This weeks topic is How To Draw A Floor Plan and can take anywhere from about a half hour to 2 days depending how much you like to fuss, doodle and obsess about things so let’s get started……
Measure, Measure, Measure
The first thing to do when you are starting to decorate your room is to measure it and draw up a floor plan accurately and to scale.
It’s true that it takes time and effort to measure properly, but a scaled diagram of your room is very useful as it will help you to see what your room really looks like. It gives you the true proportions and shape of the room and more importantly, it saves many trips to your chiropractor because you can arrange and rearrange to-scale drawings of your furniture on the room diagram until you have found the plan you like best-without ever moving a stick of real furniture!
To make a scale drawing, it is simplest to use graph paper that is scaled to 1 centimetre equals 1 metre in “real life”. This paper is available in any art supply store and in most department and stationery stores. “One centimetre scale” simply means that one centimetre on the graph paper represents one metre of actual measurement in the room. You will also need a flexible tape measure or a metre stick, and a protractor (if you have angles in the room).
To measure a room accurately, you must include all the dimensions of windows, doors, fireplaces, radiators, beams, jogs, and any air-conditioning units that project into the room. Measuring is best done one wall at a time. As you measure each wall, it should be sketched on the graph paper. Doors and windows should be measured to the outsides of the frames so that you know exactly how much wall space is available for a piece of furniture without interference from door or window frames. Don’t forget to measure irregular angles or jogs accurately.
Ta Da! If your measuring and transcribing is correct then the drawing of your last wall of the room will meet once you reach back to the first wall that you began drawing.
In architectural drawings, conventional symbols are used to indicate doors, windows, lights, radiators, etc. These symbols represent architectural features in a simplified form. Here are a few examples that you may want to use in your drawing:
Finishing Off Your Floor Planning
There are many options to use as far as taking those floor plan measurements and working them up into a finished floor plan with your to-scale furniture in place.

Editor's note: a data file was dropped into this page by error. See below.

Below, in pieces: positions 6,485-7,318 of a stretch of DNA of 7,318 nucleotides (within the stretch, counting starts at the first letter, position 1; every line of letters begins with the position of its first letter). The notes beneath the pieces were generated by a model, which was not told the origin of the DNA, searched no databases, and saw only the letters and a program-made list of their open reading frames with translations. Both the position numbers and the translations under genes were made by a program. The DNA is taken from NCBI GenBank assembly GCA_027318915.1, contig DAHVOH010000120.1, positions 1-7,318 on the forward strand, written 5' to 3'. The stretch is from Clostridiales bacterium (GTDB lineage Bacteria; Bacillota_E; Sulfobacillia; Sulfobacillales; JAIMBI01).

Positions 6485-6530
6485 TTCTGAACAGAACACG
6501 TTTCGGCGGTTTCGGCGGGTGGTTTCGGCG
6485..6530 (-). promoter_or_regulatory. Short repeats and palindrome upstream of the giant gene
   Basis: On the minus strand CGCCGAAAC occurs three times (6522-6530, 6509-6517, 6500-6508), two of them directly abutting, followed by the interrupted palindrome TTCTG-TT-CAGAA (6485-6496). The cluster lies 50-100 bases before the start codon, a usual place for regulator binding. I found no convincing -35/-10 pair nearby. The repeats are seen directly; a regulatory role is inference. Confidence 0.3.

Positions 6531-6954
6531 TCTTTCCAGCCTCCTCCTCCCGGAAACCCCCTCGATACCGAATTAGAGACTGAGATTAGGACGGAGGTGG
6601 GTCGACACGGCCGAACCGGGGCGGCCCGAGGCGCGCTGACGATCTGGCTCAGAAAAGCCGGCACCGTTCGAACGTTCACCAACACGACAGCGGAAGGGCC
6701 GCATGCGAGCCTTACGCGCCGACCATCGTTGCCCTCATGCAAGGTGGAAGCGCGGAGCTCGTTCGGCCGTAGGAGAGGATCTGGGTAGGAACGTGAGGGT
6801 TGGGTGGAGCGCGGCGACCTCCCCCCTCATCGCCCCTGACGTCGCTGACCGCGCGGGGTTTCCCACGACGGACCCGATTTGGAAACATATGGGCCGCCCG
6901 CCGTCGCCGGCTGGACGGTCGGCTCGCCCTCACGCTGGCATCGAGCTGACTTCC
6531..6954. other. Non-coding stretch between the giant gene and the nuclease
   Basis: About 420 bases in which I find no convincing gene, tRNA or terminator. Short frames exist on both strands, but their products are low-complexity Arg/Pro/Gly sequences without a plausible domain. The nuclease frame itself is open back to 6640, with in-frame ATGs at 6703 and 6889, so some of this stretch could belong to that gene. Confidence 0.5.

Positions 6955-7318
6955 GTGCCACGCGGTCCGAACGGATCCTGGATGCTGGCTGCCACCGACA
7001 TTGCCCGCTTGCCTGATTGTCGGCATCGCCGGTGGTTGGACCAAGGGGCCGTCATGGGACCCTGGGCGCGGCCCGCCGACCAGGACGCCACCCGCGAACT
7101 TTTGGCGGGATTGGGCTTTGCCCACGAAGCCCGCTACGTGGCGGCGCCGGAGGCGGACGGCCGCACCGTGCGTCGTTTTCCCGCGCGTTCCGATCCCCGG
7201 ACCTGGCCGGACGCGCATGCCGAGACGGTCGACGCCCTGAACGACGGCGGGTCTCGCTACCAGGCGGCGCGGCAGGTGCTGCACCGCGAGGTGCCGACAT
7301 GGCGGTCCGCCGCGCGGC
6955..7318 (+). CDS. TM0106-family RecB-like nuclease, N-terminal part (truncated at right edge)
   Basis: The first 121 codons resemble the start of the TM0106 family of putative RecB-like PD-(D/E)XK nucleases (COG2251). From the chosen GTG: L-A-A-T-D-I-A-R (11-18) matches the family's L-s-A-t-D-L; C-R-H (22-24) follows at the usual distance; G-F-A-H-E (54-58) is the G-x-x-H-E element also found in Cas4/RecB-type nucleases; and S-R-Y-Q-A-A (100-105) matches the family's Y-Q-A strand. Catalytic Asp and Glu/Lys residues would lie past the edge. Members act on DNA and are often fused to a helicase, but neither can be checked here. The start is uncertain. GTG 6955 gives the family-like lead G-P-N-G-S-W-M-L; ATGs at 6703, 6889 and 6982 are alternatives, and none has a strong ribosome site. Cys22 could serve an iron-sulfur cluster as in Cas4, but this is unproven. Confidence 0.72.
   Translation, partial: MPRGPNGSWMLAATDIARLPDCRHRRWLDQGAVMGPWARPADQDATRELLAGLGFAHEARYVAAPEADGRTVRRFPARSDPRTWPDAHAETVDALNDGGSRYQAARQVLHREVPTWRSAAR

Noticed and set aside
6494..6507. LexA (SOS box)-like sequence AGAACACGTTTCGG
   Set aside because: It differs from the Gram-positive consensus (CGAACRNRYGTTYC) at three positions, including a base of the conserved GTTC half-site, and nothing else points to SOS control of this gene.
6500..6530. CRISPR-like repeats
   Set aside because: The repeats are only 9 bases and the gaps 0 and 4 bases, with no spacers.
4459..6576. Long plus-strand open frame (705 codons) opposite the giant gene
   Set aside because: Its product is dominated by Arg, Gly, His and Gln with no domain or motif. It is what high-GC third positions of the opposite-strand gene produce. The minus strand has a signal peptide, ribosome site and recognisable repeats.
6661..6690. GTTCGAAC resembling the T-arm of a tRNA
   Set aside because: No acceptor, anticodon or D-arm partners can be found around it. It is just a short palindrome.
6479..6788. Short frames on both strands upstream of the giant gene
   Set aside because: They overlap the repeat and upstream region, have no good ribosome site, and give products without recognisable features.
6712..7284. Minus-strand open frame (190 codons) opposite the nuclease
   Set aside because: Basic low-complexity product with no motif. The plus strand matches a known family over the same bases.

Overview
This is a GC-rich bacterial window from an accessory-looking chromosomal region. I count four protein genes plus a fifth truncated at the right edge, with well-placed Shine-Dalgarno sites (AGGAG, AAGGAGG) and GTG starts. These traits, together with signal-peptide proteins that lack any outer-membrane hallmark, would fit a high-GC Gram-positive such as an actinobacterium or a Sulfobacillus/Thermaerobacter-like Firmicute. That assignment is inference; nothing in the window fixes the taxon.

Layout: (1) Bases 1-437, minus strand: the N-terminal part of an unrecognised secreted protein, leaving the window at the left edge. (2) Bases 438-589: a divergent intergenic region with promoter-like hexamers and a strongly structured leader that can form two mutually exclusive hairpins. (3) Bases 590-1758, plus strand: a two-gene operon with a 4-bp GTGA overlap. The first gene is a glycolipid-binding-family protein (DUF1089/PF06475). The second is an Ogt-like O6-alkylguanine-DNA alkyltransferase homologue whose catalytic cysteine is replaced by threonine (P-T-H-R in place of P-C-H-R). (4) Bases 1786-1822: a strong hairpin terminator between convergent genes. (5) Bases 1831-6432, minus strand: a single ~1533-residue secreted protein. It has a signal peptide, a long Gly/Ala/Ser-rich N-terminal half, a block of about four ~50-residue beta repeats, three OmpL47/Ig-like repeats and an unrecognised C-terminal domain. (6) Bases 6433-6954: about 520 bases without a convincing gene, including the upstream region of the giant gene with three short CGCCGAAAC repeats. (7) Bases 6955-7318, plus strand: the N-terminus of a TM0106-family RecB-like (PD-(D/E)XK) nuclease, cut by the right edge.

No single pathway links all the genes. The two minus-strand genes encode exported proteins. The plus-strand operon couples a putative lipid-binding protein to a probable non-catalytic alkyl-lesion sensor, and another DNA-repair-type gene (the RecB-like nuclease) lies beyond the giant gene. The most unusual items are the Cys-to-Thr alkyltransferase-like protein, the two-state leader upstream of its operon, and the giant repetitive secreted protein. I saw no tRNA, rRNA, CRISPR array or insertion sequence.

Your floor plan can be a simple sketch or it can be a detailed, coloured rendering like you see pictured above (If you like to doodle or are a Type A personality you can really have a lot of fun with this.)
Another way to finish off your floor plan is to cut out and colour small furniture pieces (to scale) and arrange them on graph paper that has been drawn up to the shape and scale of your room. These pieces will be easy to move around and if you are not computer savvy, easier for you than learning a computer program.
A computerized version of floor planning is another option that many people are now using but you will still need to do your homework and get those correct measurements in there along with correct measurements of all your furniture pieces.
Here is an example of a simple floor plan with the furniture pieces positioned in place (the type where you move bits and pieces around on the graph paper):
I have also found these handy furniture piece examples on-line (Just use these as an example):
You will need to make your own itsy bitsy pieces by measuring your own furniture and drawing up your own furniture pieces to scale, stealing your children’s colouring pencils, matching that exact same shade of fuchsia and plum….well, I think you get a sense what personality type I am, yes?
I hope to follow-up in a later blog with hints and tips about how exactly to place your furnishings in your room. But for now ….you will find the essential How To Draw A Floor Plan very helpful in starting your decorating journey.
In a world full of beauty….
Gail K Allen
Interior Design Consultant